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When I conduct mindfulness training for leaders, there’s an exercise I ask everyone to do.
I ask them to take a moment and think about a time when they felt they were at their best, as a leader. Then, I ask them to share what state they were in during these moments and the answers tend to be universal.
I always ask them to detail how they felt physically, mentally, and emotionally. What I tend to hear is that:
Most leaders agree that this state is what they yearn for the most.
This state of being, however, is not just vital to great leadership but every other area of our lives. This is why I believe that mindfulness in leadership is for everyone and that achieving this state physically, mentally, and emotionally is the basis of most of our goals and ambitions.
Here’s why mindfulness in leadership is for everyone and how it can help you make better decisions.
Mindful leadership trains us to be less absentminded
Absentmindedness is a cognitive bias that takes hold when you lack focus and attention, which can lead to everyday mistakes. If you’re not paying attention to what you’re doing, it’s impossible to derive any meaning or value to your life and the work you do.
I always compare this to cleaning a room without a light; you may be putting in the work but you’re not going to achieve anything. This is exactly what it’s like to be absentminded.
Leave alone physical activity or tasks; making meaningful decisions, which is an important part of being a leader, is next to impossible if you’re not paying attention and focussing only on what matters.
The first step to mindfulness in leadership is to foster attention or awareness and to control your tendency to get lost in your thoughts. Mindfulness teaches you to overcome the effects of absentmindedness by cultivating your capacity to be present in every moment of the day, regardless of what you’re doing.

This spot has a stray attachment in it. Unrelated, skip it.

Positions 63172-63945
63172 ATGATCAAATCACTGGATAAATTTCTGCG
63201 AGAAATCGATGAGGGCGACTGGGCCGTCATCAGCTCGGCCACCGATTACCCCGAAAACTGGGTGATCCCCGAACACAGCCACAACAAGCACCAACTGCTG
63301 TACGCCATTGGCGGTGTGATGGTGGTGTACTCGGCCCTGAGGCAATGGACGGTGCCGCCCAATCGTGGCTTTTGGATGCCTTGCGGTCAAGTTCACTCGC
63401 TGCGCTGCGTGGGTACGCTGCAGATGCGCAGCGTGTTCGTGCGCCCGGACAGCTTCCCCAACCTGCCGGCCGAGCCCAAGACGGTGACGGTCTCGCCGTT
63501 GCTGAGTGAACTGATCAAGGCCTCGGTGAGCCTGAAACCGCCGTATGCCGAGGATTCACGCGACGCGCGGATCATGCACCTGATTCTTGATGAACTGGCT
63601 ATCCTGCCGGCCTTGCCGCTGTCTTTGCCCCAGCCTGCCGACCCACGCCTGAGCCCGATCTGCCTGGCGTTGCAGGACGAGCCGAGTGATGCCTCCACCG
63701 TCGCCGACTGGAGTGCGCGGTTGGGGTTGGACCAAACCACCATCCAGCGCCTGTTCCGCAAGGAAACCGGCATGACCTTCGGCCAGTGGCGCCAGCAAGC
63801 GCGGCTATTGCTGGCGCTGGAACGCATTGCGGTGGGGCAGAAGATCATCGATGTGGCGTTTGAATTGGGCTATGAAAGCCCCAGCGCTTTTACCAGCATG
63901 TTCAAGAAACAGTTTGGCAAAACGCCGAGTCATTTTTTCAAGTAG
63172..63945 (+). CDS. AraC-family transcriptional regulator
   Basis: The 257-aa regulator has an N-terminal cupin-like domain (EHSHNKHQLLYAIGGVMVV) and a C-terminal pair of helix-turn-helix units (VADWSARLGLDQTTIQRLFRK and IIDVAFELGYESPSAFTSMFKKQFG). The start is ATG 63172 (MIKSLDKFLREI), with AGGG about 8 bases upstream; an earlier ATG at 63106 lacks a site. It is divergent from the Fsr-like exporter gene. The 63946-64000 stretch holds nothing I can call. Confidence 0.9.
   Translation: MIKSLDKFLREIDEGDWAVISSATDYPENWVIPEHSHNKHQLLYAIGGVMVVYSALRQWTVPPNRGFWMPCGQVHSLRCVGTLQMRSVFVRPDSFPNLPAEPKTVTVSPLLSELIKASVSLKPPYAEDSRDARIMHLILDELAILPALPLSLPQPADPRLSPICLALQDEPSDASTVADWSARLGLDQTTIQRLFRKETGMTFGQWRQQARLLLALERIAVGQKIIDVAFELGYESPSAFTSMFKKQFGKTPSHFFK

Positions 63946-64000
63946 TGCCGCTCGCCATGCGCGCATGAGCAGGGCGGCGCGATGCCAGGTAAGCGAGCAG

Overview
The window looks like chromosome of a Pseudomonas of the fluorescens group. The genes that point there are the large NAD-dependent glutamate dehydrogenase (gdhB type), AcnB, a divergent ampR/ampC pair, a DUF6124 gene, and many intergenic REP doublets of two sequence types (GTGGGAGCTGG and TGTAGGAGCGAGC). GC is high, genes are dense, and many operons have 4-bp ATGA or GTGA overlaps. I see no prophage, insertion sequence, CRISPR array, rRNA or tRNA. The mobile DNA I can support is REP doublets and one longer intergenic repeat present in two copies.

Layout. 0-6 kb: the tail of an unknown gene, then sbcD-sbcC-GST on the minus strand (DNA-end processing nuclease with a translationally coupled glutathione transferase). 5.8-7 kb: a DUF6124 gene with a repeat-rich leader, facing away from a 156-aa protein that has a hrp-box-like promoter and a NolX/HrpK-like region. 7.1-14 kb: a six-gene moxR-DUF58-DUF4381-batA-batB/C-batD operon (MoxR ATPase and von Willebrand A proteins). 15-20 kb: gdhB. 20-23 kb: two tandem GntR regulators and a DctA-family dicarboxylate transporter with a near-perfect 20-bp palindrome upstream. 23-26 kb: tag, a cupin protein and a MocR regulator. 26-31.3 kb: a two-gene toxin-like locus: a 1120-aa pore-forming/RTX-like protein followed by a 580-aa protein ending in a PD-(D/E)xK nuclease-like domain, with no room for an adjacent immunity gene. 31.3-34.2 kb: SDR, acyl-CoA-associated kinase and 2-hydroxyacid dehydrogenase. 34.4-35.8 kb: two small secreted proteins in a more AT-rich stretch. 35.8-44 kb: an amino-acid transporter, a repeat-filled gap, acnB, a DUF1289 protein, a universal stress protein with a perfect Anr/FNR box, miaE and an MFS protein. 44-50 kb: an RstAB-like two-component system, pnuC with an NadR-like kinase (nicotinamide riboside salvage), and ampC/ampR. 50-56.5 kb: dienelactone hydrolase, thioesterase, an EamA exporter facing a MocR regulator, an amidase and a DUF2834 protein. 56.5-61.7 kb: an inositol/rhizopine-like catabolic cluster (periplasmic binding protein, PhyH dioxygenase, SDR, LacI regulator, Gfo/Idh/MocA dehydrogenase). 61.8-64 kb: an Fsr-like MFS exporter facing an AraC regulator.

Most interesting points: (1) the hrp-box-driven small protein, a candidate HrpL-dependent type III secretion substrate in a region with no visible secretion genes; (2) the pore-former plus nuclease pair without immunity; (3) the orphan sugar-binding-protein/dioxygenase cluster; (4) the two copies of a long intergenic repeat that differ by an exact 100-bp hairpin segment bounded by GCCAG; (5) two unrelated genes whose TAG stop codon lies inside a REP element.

We leave behind maladaptive conditioning to make better decisions
We are creatures of habit, and one thing many of us do, like a prayer, is ruminate about the past or worry about the future. This habit is not only damaging to our health and wellbeing, but it also affects our cognitive behaviours like decision-making.
We allow beliefs, opinions, likes, and dislikes to pop up by default. In any situation, this type of thinking isn’t centred on the here and now. By cultivating mindfulness in leadership, you’re able to respond, and not react, to situations.
Once you learn to reject this conditioning or default thought patterns through self-awareness and being present, you’re able to retrain your brain. With a mindset that is trained not to react and jump to quick decisions, you’re able to make more informed choices.
Cultivate mindfulness in leadership for better decision-making skills
When you cultivate mindfulness in leadership, you are equipped with the necessary skills to lead the people under your care or even lead an authentic and empowered life. It teaches you how to be less absentminded, learn to be in the here and now, and make better decisions.
Most importantly, when you foster mindfulness in leadership, you are more aware of your thoughts, your words, and your actions, which helps you dream with ambition and lead with conviction, as US Vice-President-Elect, Kamala Harris, aptly said :)
Get in touch with my team at Awakened Mind and discover how you can integrate mindfulness into your workplace. Explore our mindfulness app and find out how to help your employees leverage mindfulness in their decision-making.